September 11, 2015
We’ve seen several resumes in the LPDC these past two weeks, so I thought it’d be a good idea to share a few of the most common issues.
1) Is there a “right way” to do a resume? My answer? Yes and no….
The Google machine will find a plethora of resume templates for you to choose from (yes, it’s ok to use a template). But some are better than others. The key here is to find something that looks clean and balanced on the page. Resumes should be easy to scan — the important stuff jumps right off the page — which means, you use consistent headings, large enough font, and don’t overcrowd your lines. You also need to structure it so that the white space and text are proportionate – don’t have crammed up paragraphs in an outline format that creates large margins.
2) Does it really have to be one page?
You will get differing opinions on this one. The answer depends on how long you’ve been working. For you, at this stage in your career, it should probably be one page. For people who have been out there working in the profession for several years, it can be longer because their qualifications can no longer fit on one page.
3) Which comes first, education or work experience?
The general rule is that you start with the stuff that best qualifies you for the job. For most of you, your MAS is what qualifies you for the internship or associate position you are applying for, so your education should be listed first. Once you’ve been out there for a while, your work experience will be more important, so you will start with that.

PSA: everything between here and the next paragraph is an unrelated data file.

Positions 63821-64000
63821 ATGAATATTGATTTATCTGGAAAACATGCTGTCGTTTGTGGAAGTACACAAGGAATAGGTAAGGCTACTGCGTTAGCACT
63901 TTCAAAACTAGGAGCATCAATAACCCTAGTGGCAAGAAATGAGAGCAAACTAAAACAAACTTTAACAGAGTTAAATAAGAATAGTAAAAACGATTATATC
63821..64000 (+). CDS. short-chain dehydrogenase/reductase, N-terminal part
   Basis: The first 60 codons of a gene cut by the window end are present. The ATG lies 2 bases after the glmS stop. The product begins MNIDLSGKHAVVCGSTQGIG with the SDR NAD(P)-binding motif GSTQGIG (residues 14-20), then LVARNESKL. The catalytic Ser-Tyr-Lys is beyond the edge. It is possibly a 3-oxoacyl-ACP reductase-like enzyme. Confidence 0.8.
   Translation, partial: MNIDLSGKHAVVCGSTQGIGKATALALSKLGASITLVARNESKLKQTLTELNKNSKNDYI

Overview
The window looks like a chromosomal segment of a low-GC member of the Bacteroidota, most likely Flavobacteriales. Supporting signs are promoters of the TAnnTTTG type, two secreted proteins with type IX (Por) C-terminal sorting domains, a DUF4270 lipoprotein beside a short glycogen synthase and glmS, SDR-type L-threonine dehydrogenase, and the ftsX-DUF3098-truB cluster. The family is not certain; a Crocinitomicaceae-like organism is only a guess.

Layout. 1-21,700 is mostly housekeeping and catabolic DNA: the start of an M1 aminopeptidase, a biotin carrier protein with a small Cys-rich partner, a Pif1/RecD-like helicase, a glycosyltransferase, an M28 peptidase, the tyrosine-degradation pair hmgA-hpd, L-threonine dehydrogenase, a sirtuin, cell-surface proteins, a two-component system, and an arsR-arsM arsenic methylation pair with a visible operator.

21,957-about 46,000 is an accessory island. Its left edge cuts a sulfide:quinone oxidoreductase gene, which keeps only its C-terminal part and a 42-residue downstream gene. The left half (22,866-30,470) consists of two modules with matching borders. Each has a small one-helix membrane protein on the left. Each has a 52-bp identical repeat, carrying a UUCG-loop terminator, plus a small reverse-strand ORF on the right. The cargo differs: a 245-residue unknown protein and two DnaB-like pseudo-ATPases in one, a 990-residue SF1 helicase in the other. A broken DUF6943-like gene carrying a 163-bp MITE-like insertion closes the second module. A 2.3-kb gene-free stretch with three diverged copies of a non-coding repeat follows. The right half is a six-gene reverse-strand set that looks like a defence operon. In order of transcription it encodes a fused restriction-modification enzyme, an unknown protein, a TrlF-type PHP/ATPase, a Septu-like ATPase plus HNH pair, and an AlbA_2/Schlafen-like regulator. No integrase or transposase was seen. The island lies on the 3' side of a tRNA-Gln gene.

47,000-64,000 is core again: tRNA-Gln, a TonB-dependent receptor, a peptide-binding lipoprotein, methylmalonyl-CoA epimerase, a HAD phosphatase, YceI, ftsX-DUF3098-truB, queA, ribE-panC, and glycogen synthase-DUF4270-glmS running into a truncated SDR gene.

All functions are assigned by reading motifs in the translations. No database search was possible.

4) How much stuff should go under each heading?
For education: list your graduate and undergraduate degrees in reverse chronological order — MAS, BA/BS; include GPAs for both (if they are above 3.5), any honors or awards, and any student associations you belong to (especially if you had a leadership role in the organization). Only add extra lines of detail if you have enough space.
For experience: list any jobs you have had in reverse chronological order. Be sure to list all accounting-related experience, even if it means you have to leave other jobs off the list in order to keep it to one page, and add lines of detail that list the specific accounting-related tasks you learned. DO NOT list general, platitudinous “skills” — “I am highly qualified, hardworking, self-motivated, detail-oriented, and enthusiastic….” (Que eye-roll and groan… Who wouldn’t want employers to believe that?) You need to SHOW that you possess those characteristics through the information you include on your resume. Your 4.0 GPA shows you’re hardworking; your degree and internships show you’re highly qualified; your participation in student organizations shows you’re enthusiastic, etc.
5) Is there an objective here?
Ah, the dreaded objective line. Whether to include one is another point of debate. I, personally, don’t much care for them. However, they are useful in a few circumstances you may encounter. Whenever you give someone a resume that is not accompanied by a cover letter and/or an application for a specific job, you need to include an objective line that tells the recruiter what it is you are looking for. For example, “to obtain an internship for summer 2016″ or “to obtain an associate position to begin January 1, 2016.”
Ultimately, there is no one “right way” to do a resume. No rules, just guidelines. But, as always, we are here to help you figure it out. Shoot us an email to make an appointment: firstname.lastname@example.org
See you soon!